What Is the Merton Model?

The Merton model is a model used to price corporate debt. The model was developed by Robert C. Merton in 1974. The model takes into account the possibility of default by the firm, as well as the recovery rate in the event of default. The model is used to price debt securities such as bonds. The Merton model is also known as the structural model of corporate debt.

What is the Vasicek model credit risk?

The Vasicek model is a mathematical model used to estimate the probability of default on a corporate debt obligation. The model is named after its creator, Czech-American economist Oldřich Vasicek.

The model is based on the assumption that the probability of default is a function of the current level of debt, the level of debt at the time of the last default, and the time since the last default. The model can be used to estimate the probability of default for a single firm, or for a portfolio of firms.

The Vasicek model is generally considered to be a simplification of the Merton model, which is a more complex model that takes into account the stochastic nature of asset prices.

What does KMV stand for in finance?

KMV is an acronym for "Kondor+" and "Moody's KMV" which are both financial risk management software applications. Kondor+ is used for managing credit risk in portfolios of corporate debt, while Moody's KMV is used for measuring the probability of default for individual companies.

Which of the following is not an assumption of Black Scholes model?

Assuming the stock price follows a geometric Brownian motion, the Black Scholes model can be used to determine the price of a European call or put option. The model assumes that the stock price is at a constant risk-free rate, that there are no dividends, and that there are no transaction costs.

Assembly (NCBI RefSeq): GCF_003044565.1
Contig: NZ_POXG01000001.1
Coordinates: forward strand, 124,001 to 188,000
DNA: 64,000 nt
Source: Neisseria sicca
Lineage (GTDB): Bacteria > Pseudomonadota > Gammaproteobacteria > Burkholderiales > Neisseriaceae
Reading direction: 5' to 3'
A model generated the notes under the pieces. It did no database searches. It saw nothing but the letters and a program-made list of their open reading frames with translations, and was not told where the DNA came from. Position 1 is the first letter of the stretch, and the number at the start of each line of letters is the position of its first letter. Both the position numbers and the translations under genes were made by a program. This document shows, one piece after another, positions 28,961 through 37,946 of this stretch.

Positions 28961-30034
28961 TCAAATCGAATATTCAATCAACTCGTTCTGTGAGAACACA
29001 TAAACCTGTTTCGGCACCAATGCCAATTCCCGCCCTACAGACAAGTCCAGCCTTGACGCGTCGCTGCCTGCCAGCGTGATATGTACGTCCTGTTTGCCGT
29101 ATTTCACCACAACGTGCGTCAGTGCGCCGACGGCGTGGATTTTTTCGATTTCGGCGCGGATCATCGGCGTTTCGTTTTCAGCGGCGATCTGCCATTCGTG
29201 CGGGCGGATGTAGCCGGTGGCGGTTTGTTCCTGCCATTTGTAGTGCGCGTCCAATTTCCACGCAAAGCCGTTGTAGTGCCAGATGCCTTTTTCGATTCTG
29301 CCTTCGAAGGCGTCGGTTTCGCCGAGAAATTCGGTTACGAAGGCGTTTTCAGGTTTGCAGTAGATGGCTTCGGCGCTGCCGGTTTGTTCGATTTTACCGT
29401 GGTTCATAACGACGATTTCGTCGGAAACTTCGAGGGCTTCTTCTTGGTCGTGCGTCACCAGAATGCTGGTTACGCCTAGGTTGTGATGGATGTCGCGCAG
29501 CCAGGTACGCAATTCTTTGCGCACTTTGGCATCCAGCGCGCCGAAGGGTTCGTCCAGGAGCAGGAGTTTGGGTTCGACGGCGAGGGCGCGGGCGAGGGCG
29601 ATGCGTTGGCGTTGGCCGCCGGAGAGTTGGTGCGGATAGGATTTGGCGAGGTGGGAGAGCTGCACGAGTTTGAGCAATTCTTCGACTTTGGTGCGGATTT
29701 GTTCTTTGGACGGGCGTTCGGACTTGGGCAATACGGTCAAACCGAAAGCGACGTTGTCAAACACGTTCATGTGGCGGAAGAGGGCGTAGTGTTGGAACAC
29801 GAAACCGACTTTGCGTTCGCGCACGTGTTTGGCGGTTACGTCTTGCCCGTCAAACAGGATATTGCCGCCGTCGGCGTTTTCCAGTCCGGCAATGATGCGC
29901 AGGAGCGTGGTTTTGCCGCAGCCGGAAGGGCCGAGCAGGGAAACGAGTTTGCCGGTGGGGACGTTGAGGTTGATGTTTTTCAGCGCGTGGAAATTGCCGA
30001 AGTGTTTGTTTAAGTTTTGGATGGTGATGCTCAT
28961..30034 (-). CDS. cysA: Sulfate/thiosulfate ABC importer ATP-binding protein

Which distribution do asset values have in the Merton model? In the Merton model, asset values have a lognormal distribution. This means that they are distributed according to the normal distribution, but with a logarithmic transformation. This transformation makes the distribution more symmetrical and makes it easier to model asset values that can take on both positive and negative values.

What are the assumptions of Black Scholes model?

The Black-Scholes model is a mathematical model for pricing financial derivatives, first proposed by Fischer Black and Myron Scholes in 1973. The model is used to derive the Black-Scholes formula, which is used to price options.

The model makes the following assumptions:

- The underlying asset price follows a geometrical Brownian motion.

- The underlying asset does not pay dividends.

- There is no arbitrage opportunity.

- The risk-free interest rate is known and constant.

- Trading in the underlying asset is continuous and frictionless.

- There are no transaction costs.